Antithesis

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For other uses, see Antithesis (disambiguation).

Antithesis (Greek for "setting opposite", from ἀντί "against" + θέσις "position") is used when two opposites are introduced in the same sentence, for contrasting effect.[1][2]

Description[edit]

A simple counting of the elements of dialectics (any formal system of reasoning that arrives at the truth by the exchange of logical arguments) is that of thesis, antithesis, synthesis. Hell is the antithesis of Heaven; disorder is the antithesis of order. It is the juxtaposition of contrasting ideas, usually in a balanced way. In rhetoric, it is a figure of speech involving the bringing out of a contrast in the ideas by an obvious contrast in the words, clauses, or sentences, within a parallel grammatical structure, as in the following:

When there is need of silence, you speak, and when there is need of speech, you are dumb;
when you are present, you wish to be absent, and when absent, you desire to be present;
in peace you are for war, and in war you long for peace;
in council you descant on bravery, and in the battle you tremble.

Antithesis is sometimes double or alternate, as in the appeal of Augustus:

Listen, young men, to an old man to whom old men were glad to listen when he was young.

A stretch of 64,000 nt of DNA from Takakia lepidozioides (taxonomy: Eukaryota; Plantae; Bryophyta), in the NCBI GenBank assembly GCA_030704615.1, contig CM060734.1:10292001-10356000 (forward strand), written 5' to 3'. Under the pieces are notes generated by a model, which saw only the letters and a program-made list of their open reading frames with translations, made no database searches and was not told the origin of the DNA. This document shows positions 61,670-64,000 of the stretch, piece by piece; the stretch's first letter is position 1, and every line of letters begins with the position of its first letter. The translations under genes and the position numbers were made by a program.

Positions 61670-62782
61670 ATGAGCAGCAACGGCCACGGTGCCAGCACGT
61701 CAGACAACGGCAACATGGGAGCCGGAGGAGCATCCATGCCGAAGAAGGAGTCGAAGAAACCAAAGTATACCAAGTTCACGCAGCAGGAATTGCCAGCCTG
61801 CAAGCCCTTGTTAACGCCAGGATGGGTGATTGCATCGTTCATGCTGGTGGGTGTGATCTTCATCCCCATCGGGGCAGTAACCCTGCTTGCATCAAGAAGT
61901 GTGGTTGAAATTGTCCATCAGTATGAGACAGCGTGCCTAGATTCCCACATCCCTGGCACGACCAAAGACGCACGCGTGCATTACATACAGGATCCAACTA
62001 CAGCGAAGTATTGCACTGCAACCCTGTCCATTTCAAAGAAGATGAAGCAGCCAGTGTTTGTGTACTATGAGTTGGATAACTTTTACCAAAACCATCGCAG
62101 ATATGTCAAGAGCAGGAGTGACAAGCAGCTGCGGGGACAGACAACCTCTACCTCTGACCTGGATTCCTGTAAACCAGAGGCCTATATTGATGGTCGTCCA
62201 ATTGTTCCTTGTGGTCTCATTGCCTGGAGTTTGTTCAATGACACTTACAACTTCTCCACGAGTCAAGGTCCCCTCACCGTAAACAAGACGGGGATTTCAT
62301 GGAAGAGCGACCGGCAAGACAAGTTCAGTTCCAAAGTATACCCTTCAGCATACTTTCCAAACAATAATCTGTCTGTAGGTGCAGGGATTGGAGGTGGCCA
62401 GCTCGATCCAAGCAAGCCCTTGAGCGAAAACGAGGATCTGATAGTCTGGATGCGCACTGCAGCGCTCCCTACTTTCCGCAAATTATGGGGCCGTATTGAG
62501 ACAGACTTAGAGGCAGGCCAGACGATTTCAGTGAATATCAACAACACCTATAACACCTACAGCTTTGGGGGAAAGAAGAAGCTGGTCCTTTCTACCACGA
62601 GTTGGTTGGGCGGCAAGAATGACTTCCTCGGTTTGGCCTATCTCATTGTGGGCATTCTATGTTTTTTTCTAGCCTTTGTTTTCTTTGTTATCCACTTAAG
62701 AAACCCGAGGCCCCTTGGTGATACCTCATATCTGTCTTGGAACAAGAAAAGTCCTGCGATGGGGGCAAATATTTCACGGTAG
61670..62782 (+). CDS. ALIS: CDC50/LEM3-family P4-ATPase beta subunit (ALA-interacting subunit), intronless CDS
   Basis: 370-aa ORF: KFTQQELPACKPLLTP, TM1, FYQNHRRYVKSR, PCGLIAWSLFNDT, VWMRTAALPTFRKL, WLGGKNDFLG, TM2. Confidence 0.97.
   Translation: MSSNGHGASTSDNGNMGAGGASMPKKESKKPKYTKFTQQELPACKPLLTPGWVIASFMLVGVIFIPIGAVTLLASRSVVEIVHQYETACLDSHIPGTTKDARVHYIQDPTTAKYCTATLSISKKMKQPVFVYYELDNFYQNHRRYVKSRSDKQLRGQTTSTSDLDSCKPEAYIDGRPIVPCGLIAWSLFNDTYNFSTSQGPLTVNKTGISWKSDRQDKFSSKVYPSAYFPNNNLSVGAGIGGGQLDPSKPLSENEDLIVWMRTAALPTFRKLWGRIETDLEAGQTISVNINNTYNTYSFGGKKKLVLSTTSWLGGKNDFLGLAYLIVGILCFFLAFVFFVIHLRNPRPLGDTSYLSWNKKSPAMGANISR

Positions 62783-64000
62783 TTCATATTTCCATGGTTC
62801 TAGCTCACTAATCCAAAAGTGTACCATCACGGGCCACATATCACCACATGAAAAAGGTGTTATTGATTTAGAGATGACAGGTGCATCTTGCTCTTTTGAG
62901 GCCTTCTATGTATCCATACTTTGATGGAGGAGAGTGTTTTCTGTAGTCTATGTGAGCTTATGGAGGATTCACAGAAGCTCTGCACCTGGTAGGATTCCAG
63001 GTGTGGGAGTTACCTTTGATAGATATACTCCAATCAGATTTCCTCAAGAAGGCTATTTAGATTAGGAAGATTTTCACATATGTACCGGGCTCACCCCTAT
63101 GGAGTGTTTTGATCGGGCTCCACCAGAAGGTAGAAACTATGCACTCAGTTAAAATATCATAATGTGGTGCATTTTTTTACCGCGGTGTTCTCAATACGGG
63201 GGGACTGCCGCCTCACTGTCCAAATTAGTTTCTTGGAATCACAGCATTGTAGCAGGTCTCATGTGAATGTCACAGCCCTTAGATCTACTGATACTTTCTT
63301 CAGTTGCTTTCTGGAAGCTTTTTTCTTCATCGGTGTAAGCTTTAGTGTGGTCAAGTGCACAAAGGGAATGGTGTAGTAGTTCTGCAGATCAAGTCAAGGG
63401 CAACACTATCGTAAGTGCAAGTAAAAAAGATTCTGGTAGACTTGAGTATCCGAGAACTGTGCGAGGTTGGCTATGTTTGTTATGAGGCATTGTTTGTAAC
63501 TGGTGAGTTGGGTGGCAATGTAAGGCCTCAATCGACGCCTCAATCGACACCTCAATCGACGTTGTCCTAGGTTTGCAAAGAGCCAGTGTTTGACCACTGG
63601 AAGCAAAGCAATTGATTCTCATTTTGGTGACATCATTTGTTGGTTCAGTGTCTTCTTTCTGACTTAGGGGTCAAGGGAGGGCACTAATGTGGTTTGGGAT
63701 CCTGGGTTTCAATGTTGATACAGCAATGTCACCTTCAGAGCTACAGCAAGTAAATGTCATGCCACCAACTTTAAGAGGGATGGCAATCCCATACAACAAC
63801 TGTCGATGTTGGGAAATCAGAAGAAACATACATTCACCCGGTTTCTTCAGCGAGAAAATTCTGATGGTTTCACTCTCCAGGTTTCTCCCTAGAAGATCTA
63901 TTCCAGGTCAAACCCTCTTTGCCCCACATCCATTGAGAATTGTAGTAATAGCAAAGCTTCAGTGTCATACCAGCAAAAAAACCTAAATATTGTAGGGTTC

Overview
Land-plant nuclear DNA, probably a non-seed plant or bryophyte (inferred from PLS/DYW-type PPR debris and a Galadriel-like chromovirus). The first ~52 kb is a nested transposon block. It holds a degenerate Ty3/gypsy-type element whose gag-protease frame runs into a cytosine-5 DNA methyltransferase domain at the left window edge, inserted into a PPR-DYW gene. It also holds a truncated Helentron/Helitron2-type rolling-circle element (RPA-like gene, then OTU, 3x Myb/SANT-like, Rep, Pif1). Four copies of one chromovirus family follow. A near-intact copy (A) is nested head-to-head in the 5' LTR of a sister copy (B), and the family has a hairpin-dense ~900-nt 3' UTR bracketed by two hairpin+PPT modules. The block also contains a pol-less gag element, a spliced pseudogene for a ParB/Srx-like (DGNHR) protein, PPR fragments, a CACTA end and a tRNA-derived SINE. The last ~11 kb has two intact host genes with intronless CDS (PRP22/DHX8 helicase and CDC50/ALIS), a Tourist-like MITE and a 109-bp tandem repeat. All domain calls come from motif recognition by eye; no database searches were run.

Other literary examples[edit]

Some other examples of antithesis are:

A) Man proposes, God disposes.
B) Give every man thy ear, but few thy voice.
C) Many are called, but few are chosen.
D) Rude words bring about sadness, but kind words inspire joy.
E) Never give in — never, never, never, never, in nothing great or small, large or petty, never give in except to convictions of honour and good sense. (by Winston Churchill)
F) It was the best of times, it was the worst of times, it was the age of wisdom, it was the age of foolishness, it was the epoch of belief, it was the epoch of incredulity, it was the season of Light, it was the season of Darkness, it was the spring of hope, it was the winter of despair, we had everything before us, we had nothing before us, we were all going direct to Heaven, we were all going direct the other way... (Charles Dickens, A Tale of Two Cities)

Biblical use of antitheses[edit]

Matthew's Antitheses is the traditional name given to a section of the Sermon on the Mount[Matt. 5:17–48] where Jesus takes six well known prescriptions of the Mosaic Law and calls his followers to do more than the Law requires. Protestant scholars since the Reformation have generally believed that Jesus was setting his teaching over against false interpretations of the Law current at the time. "Antithesis" was the name given by Marcion of Sinope to a manifesto in which he contrasted the Old Testament with the New Testament and defined what came to be known as Marcionism.

The Jewish Encyclopedia: Brotherly Love states:

As Schechter in J. Q. R. x. 11, shows, the expression "Ye have heard..." is an inexact translation of the rabbinical formula (שןמע אני), which is only a formal logical interrogation introducing the opposite view as the only correct one: "Ye might deduce from this verse[Lev 19:18] that thou shalt love thy neighbor and hate thine enemy, but I say to you the only correct interpretation is, Love all men, even thine enemies."

Jesus' six antitheses are on six topics. In each of them, Jesus opens the statement with words to the effect: "You have heard it said...but I say to you...." These antitheses only appear in Matthew. At the outset, Jesus made it clear that he greatly respects Old Testament Law in the Torah, and fulfilling the Law was one of his purposes for coming to Earth.